The Census data isn’t perfectly formatted. We’ll use Prep Builder to fix the structural problems in that dataset:

In the video, I chose to do most of the field clean-up in the pivot step. I could have performed the same cleaning operations in the cleaning step that I added after the pivot. If the work you’re doing is going to be utilized only by use, fewer steps may save you time. If you work with a team of people who are new to Prep Builder, adding more steps to segregate individual cleaning operations may make your flow easier for others to understand. There aren’t hard and fast rules.

This workflow now includes two different data sources and six tables. You’ve seen two different ways to create a union; you’ve seen a join step and a pivot step; and you’ve learned about different ways you can use the cleaning step to improve the formatting and consistency of the data in the workflow. My colleague Katie wrote a blog post that takes a closer look at splitting and pivoting your data, so read it if you need more in-depth insights into those steps. For further information on cleansing your data, look at my colleague Spencer‘s blog on the topic.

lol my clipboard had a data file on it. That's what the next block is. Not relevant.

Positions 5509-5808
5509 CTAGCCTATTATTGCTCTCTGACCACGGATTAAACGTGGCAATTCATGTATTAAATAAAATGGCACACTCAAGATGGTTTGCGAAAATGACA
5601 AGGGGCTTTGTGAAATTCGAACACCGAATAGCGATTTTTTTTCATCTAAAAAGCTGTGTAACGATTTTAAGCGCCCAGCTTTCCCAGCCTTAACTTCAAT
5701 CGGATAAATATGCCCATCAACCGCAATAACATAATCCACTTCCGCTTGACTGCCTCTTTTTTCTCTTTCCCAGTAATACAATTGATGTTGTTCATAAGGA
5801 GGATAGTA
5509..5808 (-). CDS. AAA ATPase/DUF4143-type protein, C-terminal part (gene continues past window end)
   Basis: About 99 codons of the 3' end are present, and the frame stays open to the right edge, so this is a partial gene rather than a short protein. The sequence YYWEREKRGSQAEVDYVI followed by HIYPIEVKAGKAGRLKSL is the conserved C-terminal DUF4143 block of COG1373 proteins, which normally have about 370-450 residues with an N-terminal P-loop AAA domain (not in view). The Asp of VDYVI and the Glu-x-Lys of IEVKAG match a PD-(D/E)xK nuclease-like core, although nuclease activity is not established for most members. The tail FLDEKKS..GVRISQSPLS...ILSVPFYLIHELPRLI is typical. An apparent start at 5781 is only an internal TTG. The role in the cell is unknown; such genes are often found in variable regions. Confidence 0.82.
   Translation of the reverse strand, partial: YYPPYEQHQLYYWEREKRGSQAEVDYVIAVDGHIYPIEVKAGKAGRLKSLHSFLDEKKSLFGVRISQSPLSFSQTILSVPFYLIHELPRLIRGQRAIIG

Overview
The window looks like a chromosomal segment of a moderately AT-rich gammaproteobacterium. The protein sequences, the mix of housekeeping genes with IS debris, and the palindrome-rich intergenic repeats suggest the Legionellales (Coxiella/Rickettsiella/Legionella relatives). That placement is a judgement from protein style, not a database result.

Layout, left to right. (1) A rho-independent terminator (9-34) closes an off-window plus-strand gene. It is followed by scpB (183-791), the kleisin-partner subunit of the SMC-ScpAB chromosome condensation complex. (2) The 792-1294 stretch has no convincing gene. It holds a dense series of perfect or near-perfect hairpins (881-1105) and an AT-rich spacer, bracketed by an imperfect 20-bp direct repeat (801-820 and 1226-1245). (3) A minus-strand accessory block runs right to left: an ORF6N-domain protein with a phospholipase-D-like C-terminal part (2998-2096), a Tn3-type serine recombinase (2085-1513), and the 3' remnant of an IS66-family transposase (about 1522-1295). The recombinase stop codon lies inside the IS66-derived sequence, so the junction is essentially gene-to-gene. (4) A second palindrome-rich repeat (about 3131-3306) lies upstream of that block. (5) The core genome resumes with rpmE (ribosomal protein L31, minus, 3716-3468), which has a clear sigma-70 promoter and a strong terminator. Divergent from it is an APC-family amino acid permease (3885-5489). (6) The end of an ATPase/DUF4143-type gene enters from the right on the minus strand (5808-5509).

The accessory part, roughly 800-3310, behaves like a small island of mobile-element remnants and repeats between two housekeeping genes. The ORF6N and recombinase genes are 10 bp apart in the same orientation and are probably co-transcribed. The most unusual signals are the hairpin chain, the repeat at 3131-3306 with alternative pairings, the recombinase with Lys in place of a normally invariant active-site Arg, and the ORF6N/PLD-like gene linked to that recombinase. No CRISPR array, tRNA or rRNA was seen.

In the next post in this series, we’re going to join the Superstore data to the Census data. Because these two data sources are not aggregated in the same way, we’ll be presented with a challenge that we’ll address with an aggregate step.

The post Understanding Tableau Prep and Conductor: Clean and Join Steps appeared first on InterWorks.


Portals for Tableau 101: Containerizing Your Portal

Portals for Tableau 101: Containerizing Your Portal

While it isn’t our recommended approach, Portals for Tableau can be hosted in a container environment, such as Docker. There be dragons with this process, so consider this your dragon-slaying guide.

Persistent Database and Filesystem

Portals for Tableau uses a small database to house your portal’s configuration. This database and its data need to persist between rebuilds of your container. While the portal code itself can be rebuilt within a container, the portal stores uploaded files to the storage/app/ folder in your portal’s web root directory. This folder will need to be retained between rebuilds of the container.